Mahomes’s extension creates an entirely different climate for negotiations between Watson’s reps and the Houston front office. Watson reportedly wants a three-year extension similar to the one that left tackle Laremy Tunsil got from the Texans earlier this offseason. Given Mahomes’s new short-term $39.5 million AAV, Watson’s reps should have no qualms about asking for a three-year extension worth about $115 million—putting Watson’s new-money average at $38.3 million per season. The counter to that, though, is that the Texans could use the length of the Mahomes deal as precedent in their argument. With the best QB in the NFL signing a 10-year deal, it’s not out of the question for Houston to approach Watson’s reps with a six- or even eight-year offer that tries to lock the Texans QB into a team-friendly contract for the foreseeable future.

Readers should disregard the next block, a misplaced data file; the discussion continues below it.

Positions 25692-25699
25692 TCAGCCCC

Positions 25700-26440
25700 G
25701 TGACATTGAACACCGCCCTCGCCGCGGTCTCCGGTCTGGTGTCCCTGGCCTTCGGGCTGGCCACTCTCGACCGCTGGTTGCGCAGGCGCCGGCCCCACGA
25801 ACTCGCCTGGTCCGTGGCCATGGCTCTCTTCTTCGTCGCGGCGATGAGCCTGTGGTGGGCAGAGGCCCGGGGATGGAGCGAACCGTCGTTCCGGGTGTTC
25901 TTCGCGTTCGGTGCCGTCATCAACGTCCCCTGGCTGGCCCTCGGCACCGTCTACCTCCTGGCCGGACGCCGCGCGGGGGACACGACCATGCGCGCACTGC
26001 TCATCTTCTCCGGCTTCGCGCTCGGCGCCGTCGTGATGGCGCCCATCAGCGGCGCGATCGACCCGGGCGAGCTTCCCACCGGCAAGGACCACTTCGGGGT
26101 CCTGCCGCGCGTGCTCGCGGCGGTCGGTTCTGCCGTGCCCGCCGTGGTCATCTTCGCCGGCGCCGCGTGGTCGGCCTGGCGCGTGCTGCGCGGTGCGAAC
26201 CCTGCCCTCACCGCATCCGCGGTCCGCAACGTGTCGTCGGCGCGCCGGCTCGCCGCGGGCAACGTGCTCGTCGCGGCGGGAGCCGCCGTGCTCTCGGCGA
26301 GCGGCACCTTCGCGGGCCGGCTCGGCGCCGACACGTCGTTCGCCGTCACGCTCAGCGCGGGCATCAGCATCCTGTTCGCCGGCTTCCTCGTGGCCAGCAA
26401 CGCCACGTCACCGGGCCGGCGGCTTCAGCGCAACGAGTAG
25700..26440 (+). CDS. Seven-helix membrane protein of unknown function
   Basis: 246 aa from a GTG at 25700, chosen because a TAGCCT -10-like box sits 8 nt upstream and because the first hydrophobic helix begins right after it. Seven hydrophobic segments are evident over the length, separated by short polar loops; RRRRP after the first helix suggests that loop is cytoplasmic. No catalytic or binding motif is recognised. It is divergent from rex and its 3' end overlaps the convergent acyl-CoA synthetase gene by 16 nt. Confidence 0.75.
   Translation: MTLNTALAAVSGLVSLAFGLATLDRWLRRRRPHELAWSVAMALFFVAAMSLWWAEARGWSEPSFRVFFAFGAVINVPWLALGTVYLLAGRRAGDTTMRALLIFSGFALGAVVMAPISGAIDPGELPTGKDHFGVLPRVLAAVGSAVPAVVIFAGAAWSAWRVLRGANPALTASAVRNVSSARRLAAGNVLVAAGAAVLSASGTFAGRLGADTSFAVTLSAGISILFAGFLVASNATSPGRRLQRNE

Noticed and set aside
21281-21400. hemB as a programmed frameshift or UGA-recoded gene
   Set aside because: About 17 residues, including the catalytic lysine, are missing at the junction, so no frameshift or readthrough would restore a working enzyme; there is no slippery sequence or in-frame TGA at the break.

Elsewhere in Texas, it’s harder to predict how the Mahomes deal will affect Dak Prescott’s negotiations. Prescott’s camp has been in talks with the Cowboys for some time now, and this news doesn’t just render those discussions moot. But both parties may still try to incorporate pieces of Mahomes’s deal into an agreement. The large jump in AAV might allow Prescott’s reps to push further ahead of Wilson’s average than they otherwise would have been able to. And the length and structure of the Mahomes deal might give the Cowboys more cause to take a hard-line stance on the longer contract they reportedly want.